On Aug 24, 2018, England and Wales High Court (Patents Court) found Chugai’s product not infringing UCB’s patent & denied royalty.
This case is about United States patent 7,566,771 (expires in 2026); entitled “Humanized Antibodies”. The patent is licensed to the Chugai under a patent licence agreement between Chugai and UCB. This worldwide licence was entered into on 10th December 2007. Royalties are due on sales of a relevant product in a territory if that product falls within the scope of one of the claims of a patent which is in force in that territory, unless and until that patent expires or is finally held invalid.
Chugai has a pharmaceutical product called tocilizumab. Tocilizumab is an immunosuppressive drug mainly used in the treatment of rheumatoid arthritis. It is a humanised antibody to the interleukin-6 (IL-6) receptor. The brand name for Chugai’s tocilizumab in the USA is Actemra. Chugai has been paying royalties under the licence in relation to sales of tocilizumab. In this particular action, Chugai contends that tocilizumab does not “infringe a Valid Claim of the 771 patent and therefore does not attract royalties to the extent the product is manufactured after 13th January 2016 (when other remaining patents expire). Accordingly Chugai contends that once the 771 patent is the only remaining patent in force, no royalties are due under the licence for such products. Chugai seeks an appropriate declaration to that effect from the English court.
By the trial the issues had narrowed down to the single question of whether tocilizumab falls within the scope of claim 2 of the 771 patent. Claim 2 is provided herein below:
2. A humanised antibody molecule having affinity for a predetermined antigen and comprising a composite heavy chain and a complementary light chain, said composite heavy chain having a variable domain including complementarity determining regions (CDRs) and framework regions, wherein, according to the Kabat numbering system, in said composite heavy chain: said CDRs are non-human donor at residues 31 to 35, 50 to 58, and 95 to 102; and said framework regions are non-human donorat:
a) residue 6;
b) one or more of residues 23 and 24;
c) one or more of residues 48 and 49;
d) one or more of residues 71 and 73;
e) one or more of residues 75, 76, and 78; and
f) one or more of residues 88 and 91;
provided that said heavy chain is not a chimeric antibody heavy chain having a donor variable domain and a human constant region.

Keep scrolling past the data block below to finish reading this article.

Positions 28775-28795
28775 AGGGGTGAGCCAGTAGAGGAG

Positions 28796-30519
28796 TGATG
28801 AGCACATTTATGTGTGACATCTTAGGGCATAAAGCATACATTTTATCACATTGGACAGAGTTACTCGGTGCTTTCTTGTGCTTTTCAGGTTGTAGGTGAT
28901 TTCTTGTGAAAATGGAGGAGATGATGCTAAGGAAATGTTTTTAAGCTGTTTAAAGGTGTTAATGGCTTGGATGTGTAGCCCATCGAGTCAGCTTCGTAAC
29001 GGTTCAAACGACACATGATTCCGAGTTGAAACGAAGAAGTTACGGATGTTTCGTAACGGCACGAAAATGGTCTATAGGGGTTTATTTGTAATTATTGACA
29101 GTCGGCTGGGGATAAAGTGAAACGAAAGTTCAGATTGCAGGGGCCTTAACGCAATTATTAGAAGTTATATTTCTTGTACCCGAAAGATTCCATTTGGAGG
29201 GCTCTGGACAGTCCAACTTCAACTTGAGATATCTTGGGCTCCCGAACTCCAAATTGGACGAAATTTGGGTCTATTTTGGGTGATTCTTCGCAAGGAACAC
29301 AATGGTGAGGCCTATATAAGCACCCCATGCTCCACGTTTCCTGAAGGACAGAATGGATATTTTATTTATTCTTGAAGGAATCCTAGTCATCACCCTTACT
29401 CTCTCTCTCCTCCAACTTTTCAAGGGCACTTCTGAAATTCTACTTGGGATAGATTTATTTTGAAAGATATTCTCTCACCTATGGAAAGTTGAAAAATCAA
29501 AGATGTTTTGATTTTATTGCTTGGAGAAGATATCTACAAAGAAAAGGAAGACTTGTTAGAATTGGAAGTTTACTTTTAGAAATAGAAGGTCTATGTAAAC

Chugai contends that on UCB’s construction of the claim, the claim would be invalid because it would cover a prior art antibody called anti-Tac described in a reference called Queen. UCB admits that on its case on claim construction the antibody in Queen would indeed fall within the relevant claim and also admits, for the purposes of these proceedings only, that that would make the claim invalid. However, UCB’s submission is that subject to one point, this consequence is irrelevant to the issues the English court has to decide. UCB maintains its case on construction and argues that Chugai’s true remedy is and has always been to bring proceedings in the US court to invalidate the relevant claims. If those proceedings were to be commenced, one of the things UCB has made clear is that it would defend such an invalidity attack on the basis that it can “swear behind” Queen.
Court after hearing both the parties said that the claims alone could be read either way. The specification, which is the single best guide and primary basis for construing the claims, is hard to interpret and contains some material which positively supports one side and some material which positively supports the other side. The prosecution file is similar, containing statements which support each side’s case. The extrinsic evidence, albeit the least powerful source of evidence, is different. It firmly supports Chugai construction of “donor” residue. Court said that claim 2 can be seen that for an antibody to fall within the claim requires that certain specified residues in the framework region “are non-human donor”. UCB’s case is that “donor” includes conserved residues. Chugai’s case is that the term “donor” is used to describe source and so, since the source of the acceptor framework region is human, only framework residues which have been changed into a different mouse residue count as donor. An unchanged framework residue is an acceptor residue. Thus for the numbered framework residues set out in the claims, any framework residues which are conserved as between the murine and human sequences are not “donor”. Court held that on UCB’s case the claim would cover an antibody for which no changes were made at all but, despite the breadth of the description, and the suggestion that one way to go is to go for high homology, the idea of no changes at all is not suggested anywhere and in court’s judgment the person of ordinary skill in the art would not understand the specification to go that far.
Thus, Court held that Chugai’s tocilizumab product does not infringe a valid claim of US patent 7,566,771. No royalties are due for tocilizumab under the patent licence between Chugai and UCB for product manufactured after 13th January 2016.